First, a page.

BAVTS Students Master Professional Skills in Course Inspired by Lehigh Valley Talent Study

By Nicole Radzievich Mertz on April 7, 2022

Bethlehem Area Vocational Technical School celebrated 23 students who earned their certification in professional skills during an April 5 ceremony at the school in Bethlehem Township. (Photo Courtesy of BAVTS)

Already armed with the technical skills employers need, 23 of the most elite Bethlehem Area Vocational Technical School students recently celebrated their completion of a program that developed the other ones employers demand: professional skills.

During a 14-week course, those high school students learned how to sell their strengths, evaluate job offers, handle conflict, communicate, collaborate, organize, and many other “employability skills.”

Or, as school Executive Director Adam Lazarchak puts it, “Work ethic.”

“Business and industry have stated they would rather hire great employees and train them for the job rather than individuals with the necessary talents but lack the skills to keep the job,” Lazarchak said April 5 during the Professional Skills Certification ceremony held at the school in Bethlehem Township. “We created this program so we could guarantee employers that if they hire one of these individuals being recognized today, they would be getting a great employee.”

He recognized the Lehigh Valley Economic Development Corporation (LVEDC) for leading the 2018 Education and Talent Supply Report, which identified the need to develop employability skills and laid the foundation for the course.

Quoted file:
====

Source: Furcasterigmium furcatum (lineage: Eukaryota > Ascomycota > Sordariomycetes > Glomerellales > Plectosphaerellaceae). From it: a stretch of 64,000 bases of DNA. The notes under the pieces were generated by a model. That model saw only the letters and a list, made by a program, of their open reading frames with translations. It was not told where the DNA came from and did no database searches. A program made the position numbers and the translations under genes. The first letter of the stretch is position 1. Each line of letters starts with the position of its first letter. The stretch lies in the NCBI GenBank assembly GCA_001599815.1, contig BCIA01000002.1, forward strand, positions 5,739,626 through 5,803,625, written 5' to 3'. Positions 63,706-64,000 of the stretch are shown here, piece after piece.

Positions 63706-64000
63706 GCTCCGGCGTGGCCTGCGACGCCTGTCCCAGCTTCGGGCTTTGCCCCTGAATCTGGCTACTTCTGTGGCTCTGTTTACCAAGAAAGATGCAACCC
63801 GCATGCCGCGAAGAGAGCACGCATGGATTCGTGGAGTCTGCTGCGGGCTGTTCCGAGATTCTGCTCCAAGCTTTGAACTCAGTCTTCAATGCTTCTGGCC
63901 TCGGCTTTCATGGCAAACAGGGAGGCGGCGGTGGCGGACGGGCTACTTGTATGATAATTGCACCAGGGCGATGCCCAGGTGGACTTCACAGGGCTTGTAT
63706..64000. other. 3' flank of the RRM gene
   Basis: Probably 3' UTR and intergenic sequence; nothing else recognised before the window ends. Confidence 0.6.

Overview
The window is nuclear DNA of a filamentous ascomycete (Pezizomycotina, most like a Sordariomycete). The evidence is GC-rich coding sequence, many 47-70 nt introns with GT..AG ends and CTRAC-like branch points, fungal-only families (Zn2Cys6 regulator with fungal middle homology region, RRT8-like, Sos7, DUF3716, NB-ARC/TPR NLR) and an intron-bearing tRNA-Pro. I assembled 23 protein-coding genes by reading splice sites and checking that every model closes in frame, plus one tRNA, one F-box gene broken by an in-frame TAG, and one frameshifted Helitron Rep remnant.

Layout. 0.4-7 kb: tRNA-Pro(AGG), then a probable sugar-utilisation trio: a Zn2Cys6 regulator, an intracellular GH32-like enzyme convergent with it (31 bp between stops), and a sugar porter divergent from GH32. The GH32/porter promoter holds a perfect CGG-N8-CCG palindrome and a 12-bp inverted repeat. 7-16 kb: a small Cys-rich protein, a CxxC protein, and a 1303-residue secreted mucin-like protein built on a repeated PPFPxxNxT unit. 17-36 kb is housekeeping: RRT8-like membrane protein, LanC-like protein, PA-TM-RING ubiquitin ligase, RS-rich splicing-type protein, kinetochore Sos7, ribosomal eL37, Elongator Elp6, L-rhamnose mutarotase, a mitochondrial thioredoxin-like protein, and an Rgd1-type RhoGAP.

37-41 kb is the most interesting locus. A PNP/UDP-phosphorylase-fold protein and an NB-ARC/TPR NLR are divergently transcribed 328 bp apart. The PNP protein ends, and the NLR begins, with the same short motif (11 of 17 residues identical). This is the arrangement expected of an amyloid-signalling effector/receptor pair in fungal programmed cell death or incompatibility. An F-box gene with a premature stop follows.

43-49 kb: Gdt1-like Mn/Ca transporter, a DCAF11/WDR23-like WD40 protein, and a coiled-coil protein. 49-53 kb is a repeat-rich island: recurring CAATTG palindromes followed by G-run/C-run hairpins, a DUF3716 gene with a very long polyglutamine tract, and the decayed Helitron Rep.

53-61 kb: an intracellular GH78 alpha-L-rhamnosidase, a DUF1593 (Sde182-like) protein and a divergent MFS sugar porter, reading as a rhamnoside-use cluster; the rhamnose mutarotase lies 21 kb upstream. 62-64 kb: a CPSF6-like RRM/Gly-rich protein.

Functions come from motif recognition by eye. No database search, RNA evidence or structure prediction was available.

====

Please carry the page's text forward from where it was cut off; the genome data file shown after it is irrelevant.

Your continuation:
Northampton Community College developed the curriculum for the professional skills course, and BAVTS Bridge Foundation provided $5,600 for the program this year.  The funding comes from Educational Improvement Tax Credit program donations from various businesses in the Lehigh Valley.

NCC instructors Anita Krick and Peg Wakstein taught the course. The program also featured guest presentations by local employers who imparted advice about the reality of work and took questions. Students also mapped out their next steps to achieve their career aspirations.

Jazmine Rodriguez, a student in the the Health Careers program, receives her Professional Skills Certificate from BAVTS Executive Director Adam Lazarchak. (Photo Courtesy of BAVTS)

About 75 students completed the course since it debuted three years ago. The students this year were selected among 403 seniors for the program based on their attitude, responsibility, attendance, and work ethic. Forty students were admitted into the program this year, but just 23 completed it.

Among them was Brandon Koch, an 18-year-old masonry student from Northampton Area School District.

“I learned how to network, communicate and write a resume that really sells yourself,” Koch said. “I wanted to take this course so I could enhance my ability to realize my dreams.”

Kathyrn Testa, a 17-year-old cosmetology student from Liberty High School, said she re-evaluated her career goals during the course and will now explore becoming a phlebotomist. She said she wants to help people, and the communications skills she learned during the certification course will help see her through no matter what she decides to pursue.

“Communications was a very strong skill to learn, and it’s not easy for a teenager growing up in a pandemic,” Testa said.